So, what does the voice search revolution mean for the future of digital marketing? First, it’s already making an impact on how digital marketers should optimize sites for SEO – more on that in the next section.

On another note,  WordStream writes that voice search will contribute significantly to the powerful strategy of people-based marketing. This highly personalized method allows advertisers to target people based on who they are, not just based on their behaviors. WordStreem argues that voice search technology employed by search engines like Google will learn commands and keywords through natural language processing. Over time, Google can learn to recognize the unique characteristics of your voice, and the way you speak, your browsing interests, and other personal information – all of which will come in handy to advertisers looking to curtail their strategy.

voice search and SEO people based marketing

Best Practices to Optimize Your Site for Voice Search and SEO

The Digital Examiner reviewed voice search and SEO tips from experts throughout the digital marketing industry. Here, we share some of the most important actions you can take now, as told by Forbes, WordStream, and Backlinko, to prepare your brand’s digital marketing strategy and website for the voice search revolution.

Include Short, Concise Answers in Your Content

Backlinko suggests inserting short, concise statements that can be used to answer voice queries quickly, accurately and succinctly.

Use Schema Metadata

As WordStream explains, schema is the markup language that provides search engines with additional information about the information on a site, essentially allowing site owners to better describe what the data on a website means. This makes it easier for Google to understand your site, boosting visibility in search results – voice or otherwise.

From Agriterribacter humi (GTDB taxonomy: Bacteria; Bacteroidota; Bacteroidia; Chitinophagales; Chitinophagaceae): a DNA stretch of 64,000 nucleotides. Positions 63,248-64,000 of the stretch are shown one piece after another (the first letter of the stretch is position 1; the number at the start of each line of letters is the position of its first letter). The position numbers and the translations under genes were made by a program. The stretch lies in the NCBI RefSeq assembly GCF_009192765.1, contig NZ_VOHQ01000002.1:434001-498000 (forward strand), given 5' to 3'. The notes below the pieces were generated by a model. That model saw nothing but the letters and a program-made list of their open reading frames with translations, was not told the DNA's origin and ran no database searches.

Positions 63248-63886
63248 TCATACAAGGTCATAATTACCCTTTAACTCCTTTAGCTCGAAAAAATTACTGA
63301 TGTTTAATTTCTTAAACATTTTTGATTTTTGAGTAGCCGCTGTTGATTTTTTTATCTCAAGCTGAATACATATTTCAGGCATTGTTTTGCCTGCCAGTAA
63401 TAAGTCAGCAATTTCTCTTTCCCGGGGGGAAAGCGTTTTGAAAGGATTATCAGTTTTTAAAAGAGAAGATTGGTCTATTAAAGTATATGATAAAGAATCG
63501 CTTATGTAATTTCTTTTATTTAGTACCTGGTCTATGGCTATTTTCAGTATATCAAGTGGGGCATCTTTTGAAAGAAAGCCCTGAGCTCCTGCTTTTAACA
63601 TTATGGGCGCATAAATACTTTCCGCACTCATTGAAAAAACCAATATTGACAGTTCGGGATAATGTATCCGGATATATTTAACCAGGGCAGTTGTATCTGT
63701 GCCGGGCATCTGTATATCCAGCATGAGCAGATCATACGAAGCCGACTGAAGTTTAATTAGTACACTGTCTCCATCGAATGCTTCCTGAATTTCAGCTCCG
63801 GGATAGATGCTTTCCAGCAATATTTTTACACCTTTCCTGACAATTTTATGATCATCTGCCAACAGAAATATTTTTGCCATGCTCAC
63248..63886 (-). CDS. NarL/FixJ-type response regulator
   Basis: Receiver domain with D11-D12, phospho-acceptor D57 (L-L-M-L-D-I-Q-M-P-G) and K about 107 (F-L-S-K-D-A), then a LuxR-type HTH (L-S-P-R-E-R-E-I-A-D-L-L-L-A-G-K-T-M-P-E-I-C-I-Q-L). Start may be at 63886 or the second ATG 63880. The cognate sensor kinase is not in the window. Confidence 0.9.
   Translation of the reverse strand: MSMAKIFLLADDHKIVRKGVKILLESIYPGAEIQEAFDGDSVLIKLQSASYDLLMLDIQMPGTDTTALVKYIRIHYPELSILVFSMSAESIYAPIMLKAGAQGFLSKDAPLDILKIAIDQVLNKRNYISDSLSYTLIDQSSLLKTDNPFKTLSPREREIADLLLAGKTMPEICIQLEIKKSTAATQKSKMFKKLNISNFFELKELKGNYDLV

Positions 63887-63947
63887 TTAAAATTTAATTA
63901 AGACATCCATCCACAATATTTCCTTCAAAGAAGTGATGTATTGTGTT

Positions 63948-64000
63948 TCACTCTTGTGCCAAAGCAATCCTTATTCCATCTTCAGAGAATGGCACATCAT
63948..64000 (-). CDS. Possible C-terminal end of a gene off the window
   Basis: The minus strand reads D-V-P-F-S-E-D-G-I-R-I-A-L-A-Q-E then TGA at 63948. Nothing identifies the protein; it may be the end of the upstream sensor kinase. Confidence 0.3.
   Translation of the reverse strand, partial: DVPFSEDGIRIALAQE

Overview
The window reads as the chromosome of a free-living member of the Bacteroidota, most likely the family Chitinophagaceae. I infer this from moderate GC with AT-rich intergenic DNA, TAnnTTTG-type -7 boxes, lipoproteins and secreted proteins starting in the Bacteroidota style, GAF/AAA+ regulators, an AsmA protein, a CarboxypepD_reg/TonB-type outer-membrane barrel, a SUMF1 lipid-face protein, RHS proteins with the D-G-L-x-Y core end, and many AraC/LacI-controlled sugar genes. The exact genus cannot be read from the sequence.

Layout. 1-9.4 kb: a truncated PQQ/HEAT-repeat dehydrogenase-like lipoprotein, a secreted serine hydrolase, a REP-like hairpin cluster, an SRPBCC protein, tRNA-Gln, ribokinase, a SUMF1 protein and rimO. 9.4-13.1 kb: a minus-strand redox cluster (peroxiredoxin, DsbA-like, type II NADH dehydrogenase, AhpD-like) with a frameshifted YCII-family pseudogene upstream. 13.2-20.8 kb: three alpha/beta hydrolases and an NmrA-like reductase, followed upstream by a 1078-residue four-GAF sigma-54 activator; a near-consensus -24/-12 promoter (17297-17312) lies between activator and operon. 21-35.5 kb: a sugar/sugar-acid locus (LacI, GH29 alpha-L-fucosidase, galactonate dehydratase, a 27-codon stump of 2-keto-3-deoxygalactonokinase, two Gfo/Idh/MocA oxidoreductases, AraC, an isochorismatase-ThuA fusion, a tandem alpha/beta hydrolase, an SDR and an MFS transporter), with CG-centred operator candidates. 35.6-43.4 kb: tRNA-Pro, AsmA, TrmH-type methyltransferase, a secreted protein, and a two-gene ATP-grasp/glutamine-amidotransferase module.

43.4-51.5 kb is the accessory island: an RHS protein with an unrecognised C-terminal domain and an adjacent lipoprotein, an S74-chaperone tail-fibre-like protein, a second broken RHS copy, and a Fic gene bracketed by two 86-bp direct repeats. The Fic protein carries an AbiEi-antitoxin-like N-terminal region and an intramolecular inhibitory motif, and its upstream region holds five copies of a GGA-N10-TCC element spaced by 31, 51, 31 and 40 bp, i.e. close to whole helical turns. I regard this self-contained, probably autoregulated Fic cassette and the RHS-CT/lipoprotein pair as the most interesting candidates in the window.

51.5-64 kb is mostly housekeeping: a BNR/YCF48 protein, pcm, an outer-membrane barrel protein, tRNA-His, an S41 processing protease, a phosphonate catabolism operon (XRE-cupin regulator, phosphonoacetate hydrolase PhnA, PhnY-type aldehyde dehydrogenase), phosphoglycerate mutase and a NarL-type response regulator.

Write Content with Natural Language, at a Ninth Grade Reading Level (or Below)

Voice searches are less robotic and more natural than typed searches – so it would make sense that the returned results mimic this, per Backlinko. It also helps Google find a match to the natural query among the content on your website. Additionally, avoid jargon and fancy language in your content as the average voice search result is written at a ninth grade reading level. Focus on clear, concise language to better optimize your content for voice search results.

Use Long Tail Keywords in Content (and Bid on Them, Too)

Voice searches are typically longer than typed searches, and we often end up using long tail keywords in our natural speech (whether we realize it or not). Embrace the long tail or niche keyword as you develop website content to make it more relevant to voice search queries. Plus, bidding on long tail keywords is often cheaper than shorter queries and have better click-through rates.

Harness the Power of the ‘Near Me’ Search

The “near me” search – i.e. “Find a gas station near me” or “can I buy Chinese food near me” – is a rapidly rising SEO trend, according to a post published by Forbes Agency Council. If your brand has brick-and-mortar locations that sell food, products or services, you absolutely must optimize for the “near me” search with the appropriate keywords and phrases.

Update Your Google My Business Listing

Ensuring your company’s Google My Business listing is accurate and up-to-date will certainly help it meet prospective customers’ relevant “near me” searches, helping to drive more foot traffic to your store. Consider adding high quality images so that your shop stands out among other nearby options presented by Google to the searcher.

Making these optimizations now will help to put your brand’s digital marketing strategy ahead of the competition in the voice search and SEO revolution.